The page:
# 3-lists taken from [3]

• May 18th 2010, 03:25 AM
oldguynewstudent
3-lists taken from [3]
Consider the 3-lists taken from [3]. How many are there in which each element of [3] appears at least once?

I get \$\displaystyle _{3}P_{3}\$.

Answer the same question, but for 4-lists and 5-lists taken from [3].

For the 4-list I get \$\displaystyle _{3}P_{3}\$*3.

For the 5-list I get \$\displaystyle _{3}P_{3}\$*\$\displaystyle 3^2\$.

• May 18th 2010, 06:27 AM
Plato
Quote:

Originally Posted by oldguynewstudent
Consider the 3-lists taken from [3], 4-lists and 5-lists taken from [3].?

Please define those terms. I have never seen them before.
• May 18th 2010, 07:39 AM
oldguynewstudent
Quote:

Originally Posted by Plato
Please define those terms. I have never seen them before.

[3] is the set of all positive integers less than or equal to 3.

The 3-lists would then be 123 132 213 231 312 and 321.

A list is an ordered sequence of objects, and a k-list is a list of length k.
Lists are also called words. Can also be written (1,2,3) etc. Without the constraint that the elements can only appear once, (1,1,1) would also be a 3-list of [3].
• May 18th 2010, 07:52 AM
Plato
Quote:

Originally Posted by oldguynewstudent
[3] The 3-lists would then be 123 132 213 231 312 and 321.
A list is an ordered sequence of objects, and a k-list is a list of length k. Lists are also called words. Can also be written (1,2,3) etc. Without the constraint that the elements can only appear once, (1,1,1) would also be a 3-list of [3].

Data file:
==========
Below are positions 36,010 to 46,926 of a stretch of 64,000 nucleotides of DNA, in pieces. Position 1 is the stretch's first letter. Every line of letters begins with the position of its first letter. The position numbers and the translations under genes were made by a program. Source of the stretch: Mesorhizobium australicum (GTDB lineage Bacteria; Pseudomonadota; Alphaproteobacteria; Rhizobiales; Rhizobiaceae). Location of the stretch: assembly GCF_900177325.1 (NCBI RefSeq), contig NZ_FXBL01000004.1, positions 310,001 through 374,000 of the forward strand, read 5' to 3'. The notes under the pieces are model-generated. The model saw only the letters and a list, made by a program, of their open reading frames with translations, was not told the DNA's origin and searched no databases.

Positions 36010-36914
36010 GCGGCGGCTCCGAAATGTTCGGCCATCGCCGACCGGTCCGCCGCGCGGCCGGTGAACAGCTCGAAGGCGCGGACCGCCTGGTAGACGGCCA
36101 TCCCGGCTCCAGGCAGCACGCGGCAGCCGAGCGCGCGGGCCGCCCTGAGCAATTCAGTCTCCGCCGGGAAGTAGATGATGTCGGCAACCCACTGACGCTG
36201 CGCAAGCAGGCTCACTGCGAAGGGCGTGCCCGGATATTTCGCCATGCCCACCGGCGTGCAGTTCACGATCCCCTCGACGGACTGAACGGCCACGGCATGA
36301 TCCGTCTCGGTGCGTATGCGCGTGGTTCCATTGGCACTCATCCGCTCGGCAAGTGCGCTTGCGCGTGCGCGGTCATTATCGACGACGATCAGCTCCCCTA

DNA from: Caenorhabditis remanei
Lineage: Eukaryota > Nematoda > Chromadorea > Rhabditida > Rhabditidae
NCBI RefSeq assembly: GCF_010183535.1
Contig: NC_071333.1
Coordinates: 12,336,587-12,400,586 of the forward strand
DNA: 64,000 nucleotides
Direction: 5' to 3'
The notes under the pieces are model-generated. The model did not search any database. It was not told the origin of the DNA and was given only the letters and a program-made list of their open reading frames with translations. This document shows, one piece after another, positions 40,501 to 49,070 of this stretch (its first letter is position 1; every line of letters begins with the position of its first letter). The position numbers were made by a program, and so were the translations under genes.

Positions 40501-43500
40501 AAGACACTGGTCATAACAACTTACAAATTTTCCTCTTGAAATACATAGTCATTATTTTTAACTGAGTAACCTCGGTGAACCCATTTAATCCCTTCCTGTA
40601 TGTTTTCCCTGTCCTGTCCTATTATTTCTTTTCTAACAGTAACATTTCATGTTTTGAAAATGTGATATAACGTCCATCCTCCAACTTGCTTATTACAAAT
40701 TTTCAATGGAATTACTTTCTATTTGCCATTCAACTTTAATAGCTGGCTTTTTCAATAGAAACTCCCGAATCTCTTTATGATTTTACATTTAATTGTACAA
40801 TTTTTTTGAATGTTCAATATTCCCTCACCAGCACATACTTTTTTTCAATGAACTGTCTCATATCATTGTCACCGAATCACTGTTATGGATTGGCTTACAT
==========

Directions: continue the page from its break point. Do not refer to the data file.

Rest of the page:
From that it seems to me that there are \$\displaystyle 3^3\$ 3-lists from [3].
And \$\displaystyle 3^4\$ in a 4-list from [3].
• May 18th 2010, 08:05 AM
oldguynewstudent
Quote:

Originally Posted by Plato
From that it seems to me that there are \$\displaystyle 3^3\$ 3-lists from [3].
And \$\displaystyle 3^4\$ in a 4-list from [3].

Yes, that would be true except for the constraint that every element must appear at least once. ( I slightly mistated this constraint in my prior post.)

Since every element must appear at least once, for the 3-list the lists would be (1,2,3) (1,3,2) (2,1,3) (2,3,1) (3,1,2) and (3,2,1); without the constraint we could add (1,1,1) (1,1,2) (1,1,3) etc.
• May 18th 2010, 08:20 AM
Plato
Quote:

Originally Posted by oldguynewstudent
Yes, that would be true except for the constraint that every element must appear at least once. ( I slightly mistated this constraint in my prior post.)

Well then, I think in the case of 4-list from [3] we want to count the number of surjections from a set of four to a set of three. There are 36 of those.
Now with this understanding <3,2,1,1> is different from <1,2,3,1>.

If it means that those are not different then the answer in \$\displaystyle \binom{1+3-1}{1}=3\$.